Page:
Near Real-time Temperatures From The Aleutian Islands Bottom Trawl Survey 2022
NOAA Fisheries scientists are sharing information on ocean temperatures recorded during the recorded during the Aleutian Islands Bottom Trawl Survey in 2022.
Survey Progress and Bottom Temperatures
During 2022's Aleutian Islands Bottom Trawl Survey, we are collecting and sharing near real-time temperature data from the ocean seafloor. This page will be updated daily on business days during the survey.
The goal of the survey is to collect data on the distribution and abundance of crab, groundfish, and other bottom-dwelling species in the Aleutian Islands. These data are used for ecosystem monitoring and to aid in the management of commercially important species in Alaska. NOAA Fisheries has conducted this survey since 1980 (except in 2008 and 2020), and formally standardized the survey in 1991.
The Aleutian Islands bottom trawl survey is being conducted from June 6 to August 18. In 2022, start dates are staggered for the two vessels conducting the survey, the F/V Ocean Explorer (departing Dutch Harbor on June 10) and the F/V Alaska Provider (departing Dutch Harbor on June 11). Due to COVID-related concerns, port calls and outreach will again be minimized for the safety of our survey teams, vessel crews, and the communities of Alaska.
The Aleutian Islands bottom trawl survey begins in Unimak Pass in June, sweeping westward along the north side of the Aleutian archipelago until reaching Samalga Pass.
In Samalga Pass and at the Islands of Four Mountains (Chuginadak), the survey begins trawling on both the north and south sides of the archipelago as it continues to sweep westward through the Aleutian Islands chain. Crew changes occur twice during the summer in late June and again in late July at Adak Island.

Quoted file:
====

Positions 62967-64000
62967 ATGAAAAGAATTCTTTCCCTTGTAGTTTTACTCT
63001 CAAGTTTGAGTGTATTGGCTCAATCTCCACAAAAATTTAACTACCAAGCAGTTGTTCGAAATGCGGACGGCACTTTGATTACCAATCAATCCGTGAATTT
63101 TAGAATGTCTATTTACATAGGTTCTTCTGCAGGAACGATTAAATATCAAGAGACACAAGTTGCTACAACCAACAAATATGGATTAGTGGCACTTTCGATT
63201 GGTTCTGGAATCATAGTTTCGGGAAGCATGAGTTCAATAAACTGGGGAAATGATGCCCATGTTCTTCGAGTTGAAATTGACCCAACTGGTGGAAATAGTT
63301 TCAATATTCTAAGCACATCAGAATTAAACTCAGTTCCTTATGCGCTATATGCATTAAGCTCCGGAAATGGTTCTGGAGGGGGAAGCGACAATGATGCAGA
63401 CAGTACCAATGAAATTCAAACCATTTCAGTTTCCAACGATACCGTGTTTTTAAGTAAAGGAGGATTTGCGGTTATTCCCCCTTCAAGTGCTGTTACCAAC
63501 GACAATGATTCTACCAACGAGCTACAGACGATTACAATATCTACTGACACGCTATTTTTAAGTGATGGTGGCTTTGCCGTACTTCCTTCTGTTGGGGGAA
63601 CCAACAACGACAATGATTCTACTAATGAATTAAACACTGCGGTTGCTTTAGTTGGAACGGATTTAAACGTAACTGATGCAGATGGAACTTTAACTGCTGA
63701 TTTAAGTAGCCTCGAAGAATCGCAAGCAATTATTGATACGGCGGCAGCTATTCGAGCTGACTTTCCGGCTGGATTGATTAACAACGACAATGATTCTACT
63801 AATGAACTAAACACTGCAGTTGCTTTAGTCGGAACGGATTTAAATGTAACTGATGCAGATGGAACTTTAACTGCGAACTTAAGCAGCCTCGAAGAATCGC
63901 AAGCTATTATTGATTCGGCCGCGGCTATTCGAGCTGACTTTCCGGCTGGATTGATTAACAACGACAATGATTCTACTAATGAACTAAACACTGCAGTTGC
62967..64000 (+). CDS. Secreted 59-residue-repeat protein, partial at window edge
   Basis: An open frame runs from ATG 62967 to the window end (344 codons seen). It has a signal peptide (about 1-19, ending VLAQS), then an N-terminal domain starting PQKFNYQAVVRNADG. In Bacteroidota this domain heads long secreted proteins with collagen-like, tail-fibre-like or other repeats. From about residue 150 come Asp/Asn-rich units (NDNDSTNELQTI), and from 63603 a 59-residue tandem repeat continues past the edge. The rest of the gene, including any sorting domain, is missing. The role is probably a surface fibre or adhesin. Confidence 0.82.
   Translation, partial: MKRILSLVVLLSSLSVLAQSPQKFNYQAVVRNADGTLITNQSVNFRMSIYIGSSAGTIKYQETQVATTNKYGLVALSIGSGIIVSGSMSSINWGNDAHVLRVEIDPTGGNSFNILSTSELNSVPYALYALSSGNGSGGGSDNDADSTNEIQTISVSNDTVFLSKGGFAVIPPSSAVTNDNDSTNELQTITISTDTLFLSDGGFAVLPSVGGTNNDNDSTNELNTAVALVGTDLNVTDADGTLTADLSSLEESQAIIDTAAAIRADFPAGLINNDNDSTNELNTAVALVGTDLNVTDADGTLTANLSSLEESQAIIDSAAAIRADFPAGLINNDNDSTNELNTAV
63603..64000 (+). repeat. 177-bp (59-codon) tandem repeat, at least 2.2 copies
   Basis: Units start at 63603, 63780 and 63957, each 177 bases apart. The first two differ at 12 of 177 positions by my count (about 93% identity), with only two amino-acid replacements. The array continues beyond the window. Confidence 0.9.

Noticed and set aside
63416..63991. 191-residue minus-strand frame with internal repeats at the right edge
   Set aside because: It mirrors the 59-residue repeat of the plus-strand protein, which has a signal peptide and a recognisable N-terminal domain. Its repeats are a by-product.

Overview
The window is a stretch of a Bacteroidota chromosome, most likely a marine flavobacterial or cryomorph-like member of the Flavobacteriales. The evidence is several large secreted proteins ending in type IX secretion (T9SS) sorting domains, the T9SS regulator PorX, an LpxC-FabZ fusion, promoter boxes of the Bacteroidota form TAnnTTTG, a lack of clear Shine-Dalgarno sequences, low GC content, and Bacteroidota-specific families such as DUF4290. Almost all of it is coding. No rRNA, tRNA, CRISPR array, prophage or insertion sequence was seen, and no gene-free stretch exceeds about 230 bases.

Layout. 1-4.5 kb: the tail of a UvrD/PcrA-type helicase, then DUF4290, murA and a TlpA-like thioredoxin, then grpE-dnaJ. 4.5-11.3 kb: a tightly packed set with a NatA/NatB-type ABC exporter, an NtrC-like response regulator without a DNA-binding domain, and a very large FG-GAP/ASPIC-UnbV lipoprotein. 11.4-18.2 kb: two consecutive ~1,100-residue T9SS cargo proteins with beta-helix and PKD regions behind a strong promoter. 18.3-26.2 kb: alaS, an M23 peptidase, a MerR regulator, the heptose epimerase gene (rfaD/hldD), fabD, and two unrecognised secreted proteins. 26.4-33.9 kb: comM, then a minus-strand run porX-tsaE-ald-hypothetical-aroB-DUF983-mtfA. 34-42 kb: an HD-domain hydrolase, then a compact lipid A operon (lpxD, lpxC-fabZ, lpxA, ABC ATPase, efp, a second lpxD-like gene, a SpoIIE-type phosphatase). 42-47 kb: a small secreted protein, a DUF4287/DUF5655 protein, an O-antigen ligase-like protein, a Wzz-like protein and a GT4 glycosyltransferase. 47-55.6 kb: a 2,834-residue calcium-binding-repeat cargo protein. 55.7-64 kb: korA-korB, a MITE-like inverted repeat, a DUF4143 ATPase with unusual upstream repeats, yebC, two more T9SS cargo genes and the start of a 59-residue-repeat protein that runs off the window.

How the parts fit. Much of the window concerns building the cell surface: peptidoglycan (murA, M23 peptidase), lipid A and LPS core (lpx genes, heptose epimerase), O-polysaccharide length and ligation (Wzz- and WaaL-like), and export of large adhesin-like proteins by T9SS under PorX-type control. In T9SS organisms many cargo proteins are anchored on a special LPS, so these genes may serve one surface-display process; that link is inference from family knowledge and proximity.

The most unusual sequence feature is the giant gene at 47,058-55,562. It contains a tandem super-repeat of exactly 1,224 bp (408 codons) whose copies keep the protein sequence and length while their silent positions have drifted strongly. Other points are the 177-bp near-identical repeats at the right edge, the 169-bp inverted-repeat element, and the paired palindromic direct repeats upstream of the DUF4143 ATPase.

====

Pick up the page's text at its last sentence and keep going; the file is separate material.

The survey ultimately sails past Attu Island (the last U.S. island in the Aleutian chain) and steams to Stalemate Bank to collect the last of our samples in early August. Both vessels then return to Dutch Harbor to demobilize and the survey scientists return to Seattle and Alaska to finalize and report the data collected.
Collecting environmental data while on the survey helps us better understand the organisms’ habitats and the greater ecosystem. Water temperature is important to many species, as it affects their spawning times, access to food, growth rates, and their overall distribution patterns. To learn more about the Aleutian Islands ecosystem please refer to our ecosystem status report.
The final, validated, survey data, including temperature and species collected at each station among other observations, will be made publicly accessible about a month after the survey is complete on the Fisheries One Stop Shop (FOSS) platform. While we expect the data presented here will not need to be improved upon, it has not been through our robust data checking process and is technically ‘unreviewed.’
PDF (50 pages as of August 3, 2022)
Document updates automatically 7 days per week for duration of survey unless ships are at port.
This PDF provides static maps of each day's progress and bottom temperatures (Celsius). The last page includes a map of the full Aleutian Islands survey grid.